Meanwhile, macroeconomic stability is being bolstered, with inflation moving into the tolerance band and leading indicators indicating that the current account deficit will narrow through the rest of 2022 and 2023, according to the report.
“A slowdown in growth with the possibility of recession in large swaths of the global economy has become the baseline assessment,” the RBI stated in its January bulletin.
“Emerging markets are appearing more resilient than in the year gone by, but their biggest risks in 2023 stem from US monetary policy and the US dollar,” it added.
The Reserve Bank of India’s 2023 monetary policy objective is to hold inflation within the mandated tolerance band and guide it towards the medium-term target of 4% by 2024, it said.
Recent data indicated “the first milestone of monetary policy is being passed – bringing inflation into the tolerance band”, the RBI said.
“The objective during 2023 is to tether inflation therein so that it aligns with the target by 2024 – the second milestone,” it added.Annual retail inflation rose 5.72% in December versus 5.88% in the previous month, dipping below 6% for a second straight month after having stayed above the central bank’s tolerance band of 2%-6% for 10 months.
In India, with inflation being brought within the RBI’s tolerance band, macroeconomic stability is getting bolstered and lead indicators are suggesting that the current account deficit (CAD) too will narrow through the rest of 2022 and 2023, it said.
The CAD had reached 4.4% of GDP in the July-September quarter of the current fiscal year ending March, its worst since the June quarter of 2013.
“In India, the softening of commodity prices and other costs amidst strong revenues appears to have boosted corporate performance,” the central bank said.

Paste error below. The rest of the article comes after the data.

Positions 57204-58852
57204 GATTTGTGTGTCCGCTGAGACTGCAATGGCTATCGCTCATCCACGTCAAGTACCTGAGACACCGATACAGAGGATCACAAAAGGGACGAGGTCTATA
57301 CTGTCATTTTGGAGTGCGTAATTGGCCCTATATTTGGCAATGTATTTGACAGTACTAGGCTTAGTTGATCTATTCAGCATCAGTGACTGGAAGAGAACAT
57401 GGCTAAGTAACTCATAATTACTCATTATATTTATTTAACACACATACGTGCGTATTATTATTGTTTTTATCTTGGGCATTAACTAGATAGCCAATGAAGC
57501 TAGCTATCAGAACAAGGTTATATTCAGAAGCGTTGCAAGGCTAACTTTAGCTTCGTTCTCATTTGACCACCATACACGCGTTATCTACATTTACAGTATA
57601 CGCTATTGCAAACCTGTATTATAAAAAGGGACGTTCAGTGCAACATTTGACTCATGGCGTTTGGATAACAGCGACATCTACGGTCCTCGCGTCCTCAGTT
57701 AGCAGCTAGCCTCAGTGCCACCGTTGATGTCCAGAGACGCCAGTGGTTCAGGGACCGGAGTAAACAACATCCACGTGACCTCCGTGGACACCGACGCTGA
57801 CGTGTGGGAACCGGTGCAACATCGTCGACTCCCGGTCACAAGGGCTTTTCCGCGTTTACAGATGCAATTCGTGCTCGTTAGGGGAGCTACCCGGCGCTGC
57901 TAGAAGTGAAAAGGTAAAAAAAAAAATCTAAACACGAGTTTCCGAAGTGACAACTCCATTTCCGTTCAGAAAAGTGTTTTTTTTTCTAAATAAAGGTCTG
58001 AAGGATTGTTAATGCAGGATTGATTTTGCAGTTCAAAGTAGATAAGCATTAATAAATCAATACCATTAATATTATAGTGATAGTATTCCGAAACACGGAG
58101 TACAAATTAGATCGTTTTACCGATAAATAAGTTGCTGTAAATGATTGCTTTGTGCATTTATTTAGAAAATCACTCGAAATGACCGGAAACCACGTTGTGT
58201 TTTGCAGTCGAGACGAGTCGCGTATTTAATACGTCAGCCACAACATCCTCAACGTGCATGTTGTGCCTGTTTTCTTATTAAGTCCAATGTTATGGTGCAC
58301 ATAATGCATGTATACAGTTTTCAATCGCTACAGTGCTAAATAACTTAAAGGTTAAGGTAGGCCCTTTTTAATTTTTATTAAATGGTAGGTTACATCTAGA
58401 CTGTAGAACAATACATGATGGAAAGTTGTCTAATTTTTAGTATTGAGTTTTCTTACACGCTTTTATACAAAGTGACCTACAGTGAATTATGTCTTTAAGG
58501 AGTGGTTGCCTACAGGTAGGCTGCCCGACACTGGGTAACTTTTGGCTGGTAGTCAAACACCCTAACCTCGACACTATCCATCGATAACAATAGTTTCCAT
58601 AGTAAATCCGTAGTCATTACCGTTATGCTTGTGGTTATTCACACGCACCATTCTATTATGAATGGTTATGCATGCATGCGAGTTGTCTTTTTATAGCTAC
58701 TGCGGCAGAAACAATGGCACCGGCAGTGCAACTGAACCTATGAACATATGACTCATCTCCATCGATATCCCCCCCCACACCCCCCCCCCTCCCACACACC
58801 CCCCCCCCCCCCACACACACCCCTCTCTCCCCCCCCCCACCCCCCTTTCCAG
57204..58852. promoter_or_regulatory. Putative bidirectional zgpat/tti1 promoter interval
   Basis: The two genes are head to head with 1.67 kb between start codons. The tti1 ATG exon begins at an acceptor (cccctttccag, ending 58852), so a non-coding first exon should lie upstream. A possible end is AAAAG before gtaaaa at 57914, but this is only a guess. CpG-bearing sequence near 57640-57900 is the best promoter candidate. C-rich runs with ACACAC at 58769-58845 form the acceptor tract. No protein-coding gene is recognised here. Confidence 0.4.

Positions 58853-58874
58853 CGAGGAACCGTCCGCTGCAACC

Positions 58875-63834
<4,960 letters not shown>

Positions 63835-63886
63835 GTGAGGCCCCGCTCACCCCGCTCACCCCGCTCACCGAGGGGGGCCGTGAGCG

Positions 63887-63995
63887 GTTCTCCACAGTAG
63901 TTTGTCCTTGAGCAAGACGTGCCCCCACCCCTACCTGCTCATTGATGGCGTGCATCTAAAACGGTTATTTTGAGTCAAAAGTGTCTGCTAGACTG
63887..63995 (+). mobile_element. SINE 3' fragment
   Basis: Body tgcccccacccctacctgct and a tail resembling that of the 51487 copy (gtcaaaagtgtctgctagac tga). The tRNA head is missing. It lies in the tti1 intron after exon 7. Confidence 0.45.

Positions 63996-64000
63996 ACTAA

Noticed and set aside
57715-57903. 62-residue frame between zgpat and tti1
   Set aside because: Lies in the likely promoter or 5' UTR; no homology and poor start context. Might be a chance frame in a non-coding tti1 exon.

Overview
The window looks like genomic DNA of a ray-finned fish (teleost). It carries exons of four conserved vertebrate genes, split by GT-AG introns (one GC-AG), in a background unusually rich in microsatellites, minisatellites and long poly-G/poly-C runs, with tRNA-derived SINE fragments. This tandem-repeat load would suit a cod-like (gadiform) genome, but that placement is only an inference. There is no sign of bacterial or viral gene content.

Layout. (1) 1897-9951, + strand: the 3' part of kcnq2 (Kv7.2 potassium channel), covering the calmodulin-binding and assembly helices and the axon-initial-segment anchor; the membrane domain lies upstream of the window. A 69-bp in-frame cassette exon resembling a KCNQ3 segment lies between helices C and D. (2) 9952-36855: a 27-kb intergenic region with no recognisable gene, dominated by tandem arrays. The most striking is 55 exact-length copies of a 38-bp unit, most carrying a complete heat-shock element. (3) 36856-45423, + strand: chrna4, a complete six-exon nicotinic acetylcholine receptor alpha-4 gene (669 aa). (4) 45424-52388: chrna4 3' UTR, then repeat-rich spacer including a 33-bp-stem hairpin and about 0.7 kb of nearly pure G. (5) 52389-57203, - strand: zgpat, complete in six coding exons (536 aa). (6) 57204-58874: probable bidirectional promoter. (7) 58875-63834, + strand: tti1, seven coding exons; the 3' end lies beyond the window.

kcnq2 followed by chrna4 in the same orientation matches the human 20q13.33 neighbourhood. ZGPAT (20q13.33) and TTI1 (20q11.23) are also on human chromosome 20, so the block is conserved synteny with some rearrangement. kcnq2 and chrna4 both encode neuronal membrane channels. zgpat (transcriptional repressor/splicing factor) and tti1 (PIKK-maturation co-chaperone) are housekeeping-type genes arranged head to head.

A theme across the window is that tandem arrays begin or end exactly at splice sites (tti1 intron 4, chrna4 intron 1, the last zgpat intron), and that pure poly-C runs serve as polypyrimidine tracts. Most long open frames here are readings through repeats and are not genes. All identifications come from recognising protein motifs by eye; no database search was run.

RBI said its model had pegged India’s economic growth at 4.5% for the October-December quarter of 2022/23.
“Fiscal consolidation is under way at central and sub-national levels, graduated to nurture the pace of the economic recovery,” it added.
The Reserve Bank of India (RBI) bought a net of $4.36 billion in the spot foreign exchange market in November, data released on Thursday showed.
The RBI said it purchased $22.28 billion and sold $17.92 billion in the spot market.
The Indian rupee strengthened 1.6% against the dollar in November, logging its biggest monthly rise since August 2021.
The central bank has been intervening in the spot and forwards market to curb exchange rate volatility, according to forex market participants. Despite the RBI’s regular interventions, the rupee dropped more than 11% against the dollar in 2022.
Apart from the net purchase in the spot market, the central bank’s forward dollar holdings jumped, according to the bulletin on Thursday. The RBI’s net forward dollar holdings stood at $8.49 billion as of end-November, compared with $241 million as of end-October.